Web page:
On December 17, 1853, by an act of the Sullivan County Supervisors, the towns of Highand and Tusten were taken from the Town of Lumberland and each made an independent town. Both towns are in the southwestern part of the county along the Delaware River.
The Town of Highland was named after the geography of its land. the "highlands" between the Delaware River and the Mongaup river rises to 1,300 feet in some places in this town. the town is sparsely populated and made up of woodland, streams and small lakes.
Highland was not settled until after the Revolutionary War, although one of the bloodiest battles of that war was fought on the headland above Minisink Ford in the town. It was here that the notorious Tory, Joseph Brant, led a bloody massacre on two companies of colonials from the Goshen area. today a monument stands on the wooded hill above the Delaware as s tribute to those brave soldiers who lost their lives. Interestingly, it was not until 43 years after the battle that the remains of those slain were recovered from the battlefield and laid to rest in Orange County.
John Barnes was the Town of Highland's first inhabitant, settling at Narrow Falls, which is about one mile above the mouth of the Lackawaxen River. Nathaniel Wheeler was hired as the first teacher, schooling in the Beaver Brook area. Phineas Terry started the first store in 1828 and G. Ferguson opened the first tavern in 1830.
The Town of Highland was a slow growing area. The primary industry during its early development was lumbering. The part of Highland along the Delaware River was one of the more active sites where timber was cut and tied into rafts and floated down the river to Philadelphia where the logs were used as spaars in the shipbuilding industry. There were numerous sawmills in the town during its lumbering heyday. Because much of the area was heavily forested with rocky soil, most of the township made poor farmland. Early farming families were discouraged from settling here limiting early growth of the region. It was not until the Delaware and Hudson canal was opened in 1828 that the region was opened to the outside world. When the Erie Railroad was completed the area began to enjoy a tourist business. The boarding houses and small summer hotels built in the Town of Highland catered mostly to German and Irish guests.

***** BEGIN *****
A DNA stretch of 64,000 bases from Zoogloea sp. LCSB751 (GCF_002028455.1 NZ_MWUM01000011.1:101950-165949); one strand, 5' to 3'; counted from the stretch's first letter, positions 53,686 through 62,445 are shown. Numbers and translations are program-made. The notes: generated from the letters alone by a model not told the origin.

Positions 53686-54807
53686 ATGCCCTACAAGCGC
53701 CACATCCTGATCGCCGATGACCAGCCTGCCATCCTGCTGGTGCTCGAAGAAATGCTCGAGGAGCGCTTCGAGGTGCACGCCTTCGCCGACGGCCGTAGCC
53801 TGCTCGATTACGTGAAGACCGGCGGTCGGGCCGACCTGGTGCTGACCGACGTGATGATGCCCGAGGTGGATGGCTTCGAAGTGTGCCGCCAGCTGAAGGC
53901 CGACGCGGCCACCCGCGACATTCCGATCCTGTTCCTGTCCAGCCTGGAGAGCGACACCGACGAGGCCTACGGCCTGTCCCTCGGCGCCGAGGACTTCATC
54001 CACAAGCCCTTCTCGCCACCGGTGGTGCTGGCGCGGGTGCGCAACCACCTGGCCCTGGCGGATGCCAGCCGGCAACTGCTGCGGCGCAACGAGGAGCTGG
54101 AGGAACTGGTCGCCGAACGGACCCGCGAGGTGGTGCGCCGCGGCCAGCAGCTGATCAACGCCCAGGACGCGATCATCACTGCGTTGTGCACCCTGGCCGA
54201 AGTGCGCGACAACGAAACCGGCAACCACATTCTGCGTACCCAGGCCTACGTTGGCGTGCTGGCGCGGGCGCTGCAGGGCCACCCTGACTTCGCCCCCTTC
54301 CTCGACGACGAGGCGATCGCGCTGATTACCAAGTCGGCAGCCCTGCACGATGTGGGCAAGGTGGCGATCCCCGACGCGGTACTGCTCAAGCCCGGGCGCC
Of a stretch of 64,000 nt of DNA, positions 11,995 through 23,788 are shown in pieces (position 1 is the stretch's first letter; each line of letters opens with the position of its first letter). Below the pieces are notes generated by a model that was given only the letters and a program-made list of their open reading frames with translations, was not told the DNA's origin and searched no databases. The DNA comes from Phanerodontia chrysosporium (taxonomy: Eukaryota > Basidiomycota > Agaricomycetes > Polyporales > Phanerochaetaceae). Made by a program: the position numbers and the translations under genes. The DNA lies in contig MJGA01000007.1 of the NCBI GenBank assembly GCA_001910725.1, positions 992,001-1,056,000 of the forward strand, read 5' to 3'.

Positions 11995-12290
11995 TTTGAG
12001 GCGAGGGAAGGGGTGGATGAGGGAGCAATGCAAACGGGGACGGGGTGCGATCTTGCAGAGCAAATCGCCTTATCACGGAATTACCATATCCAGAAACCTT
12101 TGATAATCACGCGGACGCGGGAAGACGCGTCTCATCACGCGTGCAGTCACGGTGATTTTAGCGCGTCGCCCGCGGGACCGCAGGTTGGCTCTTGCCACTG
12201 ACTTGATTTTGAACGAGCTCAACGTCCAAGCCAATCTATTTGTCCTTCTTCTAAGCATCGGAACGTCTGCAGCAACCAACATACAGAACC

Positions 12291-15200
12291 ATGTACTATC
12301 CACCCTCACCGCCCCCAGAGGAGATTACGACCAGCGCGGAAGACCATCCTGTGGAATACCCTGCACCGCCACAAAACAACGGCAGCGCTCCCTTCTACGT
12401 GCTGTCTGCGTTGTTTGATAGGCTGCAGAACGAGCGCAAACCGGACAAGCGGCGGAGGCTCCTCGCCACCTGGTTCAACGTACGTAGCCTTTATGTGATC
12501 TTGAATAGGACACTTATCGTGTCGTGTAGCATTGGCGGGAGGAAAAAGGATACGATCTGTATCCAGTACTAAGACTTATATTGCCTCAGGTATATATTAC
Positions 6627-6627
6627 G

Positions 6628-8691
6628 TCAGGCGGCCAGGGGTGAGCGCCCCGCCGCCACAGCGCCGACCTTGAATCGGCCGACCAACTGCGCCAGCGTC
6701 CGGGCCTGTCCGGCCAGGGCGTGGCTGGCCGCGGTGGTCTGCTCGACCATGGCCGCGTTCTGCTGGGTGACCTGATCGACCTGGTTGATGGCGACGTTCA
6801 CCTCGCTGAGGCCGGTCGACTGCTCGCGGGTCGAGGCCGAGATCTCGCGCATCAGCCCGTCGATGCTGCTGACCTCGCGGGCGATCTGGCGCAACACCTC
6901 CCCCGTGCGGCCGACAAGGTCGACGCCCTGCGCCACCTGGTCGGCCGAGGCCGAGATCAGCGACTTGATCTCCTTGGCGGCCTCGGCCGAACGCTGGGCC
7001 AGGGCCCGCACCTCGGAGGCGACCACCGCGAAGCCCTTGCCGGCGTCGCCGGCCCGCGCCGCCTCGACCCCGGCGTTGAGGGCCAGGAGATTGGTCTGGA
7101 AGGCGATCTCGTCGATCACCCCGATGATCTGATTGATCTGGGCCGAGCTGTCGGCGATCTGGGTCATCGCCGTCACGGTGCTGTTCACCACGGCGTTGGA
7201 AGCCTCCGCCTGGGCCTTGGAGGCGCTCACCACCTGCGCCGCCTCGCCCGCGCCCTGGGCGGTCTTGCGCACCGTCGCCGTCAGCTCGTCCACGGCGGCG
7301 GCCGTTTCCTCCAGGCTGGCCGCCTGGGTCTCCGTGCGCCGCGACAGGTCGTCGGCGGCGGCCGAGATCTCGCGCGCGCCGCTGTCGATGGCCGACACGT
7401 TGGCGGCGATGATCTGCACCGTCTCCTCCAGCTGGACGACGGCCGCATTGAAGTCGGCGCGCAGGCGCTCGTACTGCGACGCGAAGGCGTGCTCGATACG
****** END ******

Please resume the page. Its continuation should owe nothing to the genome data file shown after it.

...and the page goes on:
Today much of Highland is still undeveloped. The main industry in the town is tourism generated by the Delaware River. The rustic beauty of the area and recreations enjoyed on the river attract visitors from near and far.
There are a number of small hamlets in the Town of Highland. One of these is Barryville, which was named after the U.S. Postmaster, William T. Barry, who was in office in 1832 when the post office there was established. Barryville owes its existence to the D & H Canal, which ran along the southern border of Highland. In 1856, a bridge was completed at Barryville, connecting it to Shohola, PA. This provided Barryville easy access to the New York and Erie Railroad depot that was located in Shohola.
A short distance from Barryville, at Minisink Ford, is the historic Roebling Bridge. This bridge originally served as an aqueduct for the canal to carry boats across the Delaware River. Before the bridge was built, there were numerous collisions between the canal boats loaded with Pennsylvanian coal crossing the river and rafts of logs making their way downstream. The bridge was built in 1848 and designed by John A. Roebling, who later designed the Brooklyn Bridge. It is America's oldest wire rope suspension bridge and is listed by the Historic American Engineering Record and is a national historic landmark. Roebling's bridge served the canal un1898. The bridge has been renovated for highway travel between Minisink Ford and Lackawaxen.
The hamlet of Eldred was first known as Half-way Brook. Half-way Brook (the stream) was so named because when traveling by an ancient trail, this stream was located half way between the Mongaup and the Delaware Rivers. In 1875, the postmaster C .P. Eldred renamed the post office in memory of his father, James Eldred.
The inhabitants of Yulan originally wanted to name their hamlet "Laurel" or "Mountain Laurel". However, the postal department determined that there were already too many places with the same name. Not to be discouraged, the people came up with the name Yulan, which is the Japanese word for laurel.